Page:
Supportive Letters From Gas Engine Magazine Readers

Read one of the many letters we have received from our supportive Gas Engine Magazine readers.


| January/February 1967


A letter expressing thanks from one of our Gas Engine Magazine readers. 

Thanks to our Gas Engine Magazine readers, here's one of our recent letters.

We have just returned from a trip to Southern Delaware where we visited our three sons and two grandsons. While there, had made plans for an outing in your state-visit at Kinzers, and my old friend Leroy Ebersol up at Leola, then swing over to Enola, visit the Ritzman Museum, and perhaps get acquainted with the staff of the Album, and G. E. M. However, our friend the weatherman had other ideas so it rained both days we had made plans to come — but maybe next year! On our way home, we went by way of Washington D.C. and spent a very pleasant two hours with Mr. Frank McGuffin and his good wife. We traveled north from D.C. and, in spite of the weatherman, we did enjoy the beautiful colors of the foliage on the Maryland and Pennsylvania hills.

I enjoyed very much Mr. R. F. Somerville's article on the Fordson Tractor (September-October G.E.M.) as it brought back many memories. Some, however, I would rather forget. But the fact remains, the old Fordson did for the farmer and the tractor industry what the Model T Ford did for the automobile industry. Namely make available a low cost piece of equipment to the average man and the small farm; and in its day was as economical and as dependable as any on the market. At the time the Fordson first made its appearance on the scene most of the oil tractor manufacturers were still holding to the big heavy plow engines, designed mostly for the same type of work which had formerly been done by the steam tractor engine. Some had experimented with various types of smaller engines most of which had proved unsuccessful; and it wasn't until the Fordson appeared on the farm that power farming really caught on and the Farmer said "This is it. Old Dobbin must go!" And here is where the industry took over and concentrated on building more efficient, dependable, smaller engines that could readily be applied to most any job on the farm from going after the mail to gathering the eggs.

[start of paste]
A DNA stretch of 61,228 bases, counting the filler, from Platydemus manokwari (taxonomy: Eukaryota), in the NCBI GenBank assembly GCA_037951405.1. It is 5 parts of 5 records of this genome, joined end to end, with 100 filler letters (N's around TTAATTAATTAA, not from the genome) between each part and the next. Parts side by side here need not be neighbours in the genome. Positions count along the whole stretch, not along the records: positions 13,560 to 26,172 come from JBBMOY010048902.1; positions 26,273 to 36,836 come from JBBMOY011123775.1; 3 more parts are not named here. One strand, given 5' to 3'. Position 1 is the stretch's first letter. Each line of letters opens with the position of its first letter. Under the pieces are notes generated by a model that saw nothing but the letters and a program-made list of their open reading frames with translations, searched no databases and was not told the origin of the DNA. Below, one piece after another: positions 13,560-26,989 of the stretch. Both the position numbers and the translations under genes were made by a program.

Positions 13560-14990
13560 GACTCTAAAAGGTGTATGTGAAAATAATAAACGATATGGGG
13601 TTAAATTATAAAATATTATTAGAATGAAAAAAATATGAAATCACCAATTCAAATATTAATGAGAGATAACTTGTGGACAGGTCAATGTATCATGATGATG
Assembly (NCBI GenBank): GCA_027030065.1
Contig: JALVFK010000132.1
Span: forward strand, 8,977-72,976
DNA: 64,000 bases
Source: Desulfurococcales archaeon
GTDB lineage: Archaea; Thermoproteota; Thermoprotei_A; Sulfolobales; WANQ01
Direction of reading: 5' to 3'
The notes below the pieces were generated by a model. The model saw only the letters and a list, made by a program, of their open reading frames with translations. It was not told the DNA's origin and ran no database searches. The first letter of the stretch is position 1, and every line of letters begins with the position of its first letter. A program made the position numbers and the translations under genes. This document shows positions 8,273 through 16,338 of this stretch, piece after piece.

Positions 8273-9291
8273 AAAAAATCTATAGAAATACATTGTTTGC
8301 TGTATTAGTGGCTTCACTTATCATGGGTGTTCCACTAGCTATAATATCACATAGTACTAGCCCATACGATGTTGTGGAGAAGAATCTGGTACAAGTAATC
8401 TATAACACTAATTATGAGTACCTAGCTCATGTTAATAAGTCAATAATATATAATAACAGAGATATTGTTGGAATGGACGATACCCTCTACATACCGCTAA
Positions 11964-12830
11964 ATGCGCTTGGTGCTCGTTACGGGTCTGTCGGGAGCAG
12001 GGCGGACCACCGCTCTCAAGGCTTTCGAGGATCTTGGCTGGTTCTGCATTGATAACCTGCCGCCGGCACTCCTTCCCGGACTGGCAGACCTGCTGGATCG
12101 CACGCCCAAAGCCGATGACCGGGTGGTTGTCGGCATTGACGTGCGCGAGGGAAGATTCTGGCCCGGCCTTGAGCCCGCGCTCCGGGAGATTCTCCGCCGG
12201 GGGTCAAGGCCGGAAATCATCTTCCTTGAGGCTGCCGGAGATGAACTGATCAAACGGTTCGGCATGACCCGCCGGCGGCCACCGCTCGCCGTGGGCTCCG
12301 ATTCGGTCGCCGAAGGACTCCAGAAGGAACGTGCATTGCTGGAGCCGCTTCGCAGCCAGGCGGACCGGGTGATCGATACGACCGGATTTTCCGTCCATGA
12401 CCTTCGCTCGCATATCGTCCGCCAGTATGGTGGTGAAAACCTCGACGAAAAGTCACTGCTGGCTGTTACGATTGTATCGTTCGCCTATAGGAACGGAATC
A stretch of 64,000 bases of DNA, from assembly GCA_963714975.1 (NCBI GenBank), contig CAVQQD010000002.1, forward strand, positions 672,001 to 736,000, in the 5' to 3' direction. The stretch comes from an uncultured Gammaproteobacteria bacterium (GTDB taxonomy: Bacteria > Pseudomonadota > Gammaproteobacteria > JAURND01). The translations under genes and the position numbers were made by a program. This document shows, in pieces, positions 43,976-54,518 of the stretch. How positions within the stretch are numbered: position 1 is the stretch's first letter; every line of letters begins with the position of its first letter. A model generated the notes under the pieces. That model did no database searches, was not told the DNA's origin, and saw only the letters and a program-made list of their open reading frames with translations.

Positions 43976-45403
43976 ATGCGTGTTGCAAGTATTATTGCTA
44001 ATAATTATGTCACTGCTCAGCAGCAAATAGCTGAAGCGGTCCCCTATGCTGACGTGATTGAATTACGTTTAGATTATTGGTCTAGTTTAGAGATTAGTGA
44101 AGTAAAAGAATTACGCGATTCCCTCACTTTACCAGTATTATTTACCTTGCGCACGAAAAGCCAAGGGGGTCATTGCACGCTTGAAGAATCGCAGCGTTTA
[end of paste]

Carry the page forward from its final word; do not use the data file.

A 30-60 Aultman-Taylor, nice shape, (see letter.)

Pioneer Tractor. I am standing by the front wheel. I'm 5 foot 7 inches. The rear wheels are 98 feet diameter, 4 cylinder opposed, bore 7 foot stroke 8 foot. When it misses a fire you save a quart of gas.














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